As is usually the case, most people learn about firearms from television – movies, TV series or computer games. Again – as is usually the case, in order to increase the flasiness of scenes, reality is often colored, bent, and sometimes completely ignored. And we’re not talking about movies from science-fiction or fantasy genres.
So we think that it would be worth correcting these facts and referring to the most common myths about firearms, their operation and use. We have collected the stupidest things presented on the screen or in games and we will tell you what the truth is.
Pistols are easier to fire
Well not true, it is quite the opposite. The so-called handguns, i.e. pistols and revolvers, are much more difficult to use than the long one – i.e. equipped with a shoulder stock.
There are many more factors to the correct shot from a pistol than a shot from a long gun. In addition to the correct alignment of the sights with each other and with the target, pressing the trigger correctly plays an extremely important role. The way we hold the gun and stand with it is also very important. Even breathing may also play a role.
Pistols have a short sight radius, i.e. the distance between the front sight and the rear sight – so their alignment will always be less precise. The iron sights themselves are bulkier, so it is more difficult to place them on the target precisely. If we press the trigger too fast / hard, the front sight will dive and the shot will move down. If we do not apply force on the trigger straight back, the shot will be carried to the side. If we don’t hold the gun properly, it will try to jump out of our hands and it will not be possible to fire the next shot in short succession. If we shoot quickly without the correct posture, we will lose our balance.
Long weapons, however, especially powered by pistol and intermediate cartridges, have a stock that drastically improves stabilization, a long sight radius with more precise front and rear sights, and often even an optoelectronic sight. In addition, it is heavier, but not too heavy, so the recoil is usually much easier to control. So, easier to aim and to control recoil. You can shoot it easier, faster and more accurately. But it cannot be hidden in your pants. Something for something – but for a shooting range, recreationally – we definitely recommend long guns.
The weapon will knock me over / jump out of my hands
Well no it won’t. There are very few guns that are capable of this. Virtually anyone can fire virtually any weapon. Just listen and follow the instructor’s tips. Weapon manufacturers are doing their best to make the models from their offer as easy as possible to shoot accurately and quickly. Of course, you have to keep your ego in check, but generally with the right technique, everything has to be done.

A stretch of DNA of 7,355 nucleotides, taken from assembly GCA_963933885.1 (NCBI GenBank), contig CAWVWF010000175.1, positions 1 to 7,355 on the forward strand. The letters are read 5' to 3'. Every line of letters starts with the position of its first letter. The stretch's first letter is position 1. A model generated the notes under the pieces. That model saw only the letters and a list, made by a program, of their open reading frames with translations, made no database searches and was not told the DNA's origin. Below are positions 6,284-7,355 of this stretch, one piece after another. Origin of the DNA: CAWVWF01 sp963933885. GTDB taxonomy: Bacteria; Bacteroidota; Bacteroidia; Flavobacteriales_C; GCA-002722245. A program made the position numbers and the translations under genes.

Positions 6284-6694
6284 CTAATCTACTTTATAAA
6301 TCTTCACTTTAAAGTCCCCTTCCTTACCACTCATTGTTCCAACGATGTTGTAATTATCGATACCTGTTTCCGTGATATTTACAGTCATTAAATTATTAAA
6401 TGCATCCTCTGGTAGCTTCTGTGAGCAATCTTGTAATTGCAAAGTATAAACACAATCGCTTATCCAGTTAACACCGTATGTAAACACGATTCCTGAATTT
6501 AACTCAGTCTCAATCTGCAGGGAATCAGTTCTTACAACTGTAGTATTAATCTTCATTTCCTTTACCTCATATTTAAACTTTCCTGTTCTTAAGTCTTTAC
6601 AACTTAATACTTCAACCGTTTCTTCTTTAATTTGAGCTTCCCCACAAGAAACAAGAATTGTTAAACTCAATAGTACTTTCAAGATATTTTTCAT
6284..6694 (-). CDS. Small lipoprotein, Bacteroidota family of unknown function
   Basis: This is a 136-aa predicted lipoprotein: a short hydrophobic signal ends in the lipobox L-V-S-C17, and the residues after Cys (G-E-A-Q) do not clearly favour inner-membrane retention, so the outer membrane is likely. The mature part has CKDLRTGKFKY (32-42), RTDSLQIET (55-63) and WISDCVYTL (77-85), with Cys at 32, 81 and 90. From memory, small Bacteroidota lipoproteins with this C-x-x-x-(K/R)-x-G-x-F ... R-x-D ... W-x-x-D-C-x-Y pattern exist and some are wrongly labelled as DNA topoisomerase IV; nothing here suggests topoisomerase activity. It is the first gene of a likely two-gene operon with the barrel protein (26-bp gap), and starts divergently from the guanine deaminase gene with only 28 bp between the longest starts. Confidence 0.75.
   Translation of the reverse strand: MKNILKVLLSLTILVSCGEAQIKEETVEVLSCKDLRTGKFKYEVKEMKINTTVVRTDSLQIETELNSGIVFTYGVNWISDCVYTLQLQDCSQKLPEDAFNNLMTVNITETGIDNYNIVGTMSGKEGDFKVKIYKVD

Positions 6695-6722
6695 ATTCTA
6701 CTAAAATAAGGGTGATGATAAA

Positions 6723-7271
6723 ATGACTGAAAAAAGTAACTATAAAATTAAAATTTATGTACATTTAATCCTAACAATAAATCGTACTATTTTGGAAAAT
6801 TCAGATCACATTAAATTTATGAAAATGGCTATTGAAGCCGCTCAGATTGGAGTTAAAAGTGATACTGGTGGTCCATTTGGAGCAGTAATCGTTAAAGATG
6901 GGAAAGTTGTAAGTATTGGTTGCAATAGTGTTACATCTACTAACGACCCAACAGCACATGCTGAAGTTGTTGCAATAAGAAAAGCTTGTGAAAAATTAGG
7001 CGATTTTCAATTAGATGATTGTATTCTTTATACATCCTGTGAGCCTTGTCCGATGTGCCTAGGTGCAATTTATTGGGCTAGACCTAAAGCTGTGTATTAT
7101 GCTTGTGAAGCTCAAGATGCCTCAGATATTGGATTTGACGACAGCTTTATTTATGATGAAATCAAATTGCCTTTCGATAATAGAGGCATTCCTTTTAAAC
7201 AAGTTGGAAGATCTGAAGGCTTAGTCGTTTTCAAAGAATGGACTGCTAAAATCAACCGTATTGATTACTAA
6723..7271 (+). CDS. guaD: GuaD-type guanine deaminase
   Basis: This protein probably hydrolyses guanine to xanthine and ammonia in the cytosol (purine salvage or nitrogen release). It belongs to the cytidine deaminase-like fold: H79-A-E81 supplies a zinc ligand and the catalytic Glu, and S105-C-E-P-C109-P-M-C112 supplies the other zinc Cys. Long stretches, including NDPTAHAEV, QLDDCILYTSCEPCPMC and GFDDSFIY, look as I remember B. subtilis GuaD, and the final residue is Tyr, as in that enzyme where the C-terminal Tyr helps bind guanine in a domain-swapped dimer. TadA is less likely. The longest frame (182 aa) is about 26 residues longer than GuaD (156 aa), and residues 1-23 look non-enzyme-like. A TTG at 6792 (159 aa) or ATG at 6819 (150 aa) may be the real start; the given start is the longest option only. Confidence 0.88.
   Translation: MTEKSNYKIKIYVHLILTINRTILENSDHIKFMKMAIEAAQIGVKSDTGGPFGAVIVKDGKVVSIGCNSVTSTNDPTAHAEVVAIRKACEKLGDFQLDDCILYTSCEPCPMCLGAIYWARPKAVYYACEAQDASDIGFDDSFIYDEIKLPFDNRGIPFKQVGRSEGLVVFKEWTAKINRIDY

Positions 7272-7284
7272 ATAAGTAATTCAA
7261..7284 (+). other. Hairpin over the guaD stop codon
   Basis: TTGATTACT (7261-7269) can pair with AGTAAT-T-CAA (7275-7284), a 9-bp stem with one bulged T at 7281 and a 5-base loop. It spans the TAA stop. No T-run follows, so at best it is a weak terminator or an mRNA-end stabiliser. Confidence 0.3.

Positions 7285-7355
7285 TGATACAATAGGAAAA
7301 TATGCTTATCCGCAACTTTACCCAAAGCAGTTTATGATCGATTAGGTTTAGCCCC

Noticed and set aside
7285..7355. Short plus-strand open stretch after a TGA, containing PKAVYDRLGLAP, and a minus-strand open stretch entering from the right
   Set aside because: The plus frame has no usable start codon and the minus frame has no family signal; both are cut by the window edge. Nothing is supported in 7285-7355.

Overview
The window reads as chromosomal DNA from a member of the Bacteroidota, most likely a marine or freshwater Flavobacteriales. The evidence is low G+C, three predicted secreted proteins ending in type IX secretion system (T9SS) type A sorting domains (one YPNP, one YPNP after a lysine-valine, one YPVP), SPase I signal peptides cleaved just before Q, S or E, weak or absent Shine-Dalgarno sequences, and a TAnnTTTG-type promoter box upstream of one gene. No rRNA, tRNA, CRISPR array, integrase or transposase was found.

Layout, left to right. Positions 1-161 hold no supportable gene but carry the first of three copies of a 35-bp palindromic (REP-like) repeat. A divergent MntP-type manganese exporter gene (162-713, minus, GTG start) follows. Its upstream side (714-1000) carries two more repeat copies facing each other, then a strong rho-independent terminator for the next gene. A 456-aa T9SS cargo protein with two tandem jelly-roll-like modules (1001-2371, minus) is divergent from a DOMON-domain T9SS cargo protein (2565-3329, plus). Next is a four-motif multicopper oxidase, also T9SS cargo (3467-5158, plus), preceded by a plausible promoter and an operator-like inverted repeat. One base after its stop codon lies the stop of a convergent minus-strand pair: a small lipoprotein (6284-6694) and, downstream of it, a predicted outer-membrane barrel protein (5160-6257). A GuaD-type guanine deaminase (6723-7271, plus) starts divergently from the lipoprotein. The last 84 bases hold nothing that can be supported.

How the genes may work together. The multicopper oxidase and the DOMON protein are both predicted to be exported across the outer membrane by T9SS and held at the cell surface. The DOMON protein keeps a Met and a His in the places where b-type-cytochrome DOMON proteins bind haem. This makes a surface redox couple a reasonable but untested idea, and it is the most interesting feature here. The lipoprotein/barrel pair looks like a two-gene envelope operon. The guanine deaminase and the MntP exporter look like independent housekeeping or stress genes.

The recoil of a weapon is never strong enough to knock it out of your hands or to throw the shooter against a wall. The previously mentioned grip and stance are necessary for proper shooting. Regardless of the model, hold the pistol or rifle firmly, but not with all your strength – it will make aiming difficult. It is also important to position your hands properly and press the stock against your shoulder. You can rest your cheek on the stock for additional stabilization – nothing will hurt you.
Another important thing is posture – it has to be stable, with your feet shoulder-width apart, and for a right-hander, right foot slightly to the back.. The weight of the body must be shifted forward by throwing the hips back and the torso forward. Following these rules will allow you to shoot from any model, even for people of small posture.
The silencer makes the weapon almost noiseless
Firearms silencers do reduce the sound of a gunshot a lot. However, almost silent pistols or sniper rifles pictured by Hollywood are completely false. The sound of the shot is made up of two saparate sounds. The first one is the sound of the powder in the casing being burned, pushing the bullet trough the barrel and coming out trough the muzzle device. The second, almost as loud, occurs the moment the bullet crosses the sound barrier.
The silencer helps to reduce only the former. Most of the time, this is a change of about 30 decibels – from about 170 – to about 140. The latter value is the so-called pain threshold, i.e. the loudness limit that causes severe ear pain and permanent loss of the small part of hearing ability. Regular shooting without hearing protectors – even with a silencer – can lead to significant and irreversible damage to this organ.
Putting a silencer on the barrel allows you to eliminate the muzzle flash and reduce the sound of the gunpowder burning, which makes it difficult to locate the shooter’s position, as well as allows for safer shooting in tight quarters, especially in a team when you do not want to stun your colleagues. The shot itself, however, is still loud and audible even from several hundred meters.
A solution that allows the elimination of the second mentioned sound is the use of so-called subsonic ammunition, i.e. one that does not accelerate the projectile above the sound barrier. Then you can shoot without hearing protection and the shot is not heard from more than about 100 meters. Still, the loud crack of the automatic firearm in preparation for the next shot is clearly audible.
The latter is not found in repeating and single-shot weapons (the ones that do not reload themselves). Only a loud “clap” can be heard. The downside of this solution, however, is the havily reduced energy of the projectile and the highly parabolic flight path. Both of these things significantly limit the practical use and ease of use of the weapon in this configuration. Either way, there is currently no way to almost completely eliminate the sound of the gunshot in cinematic fashion.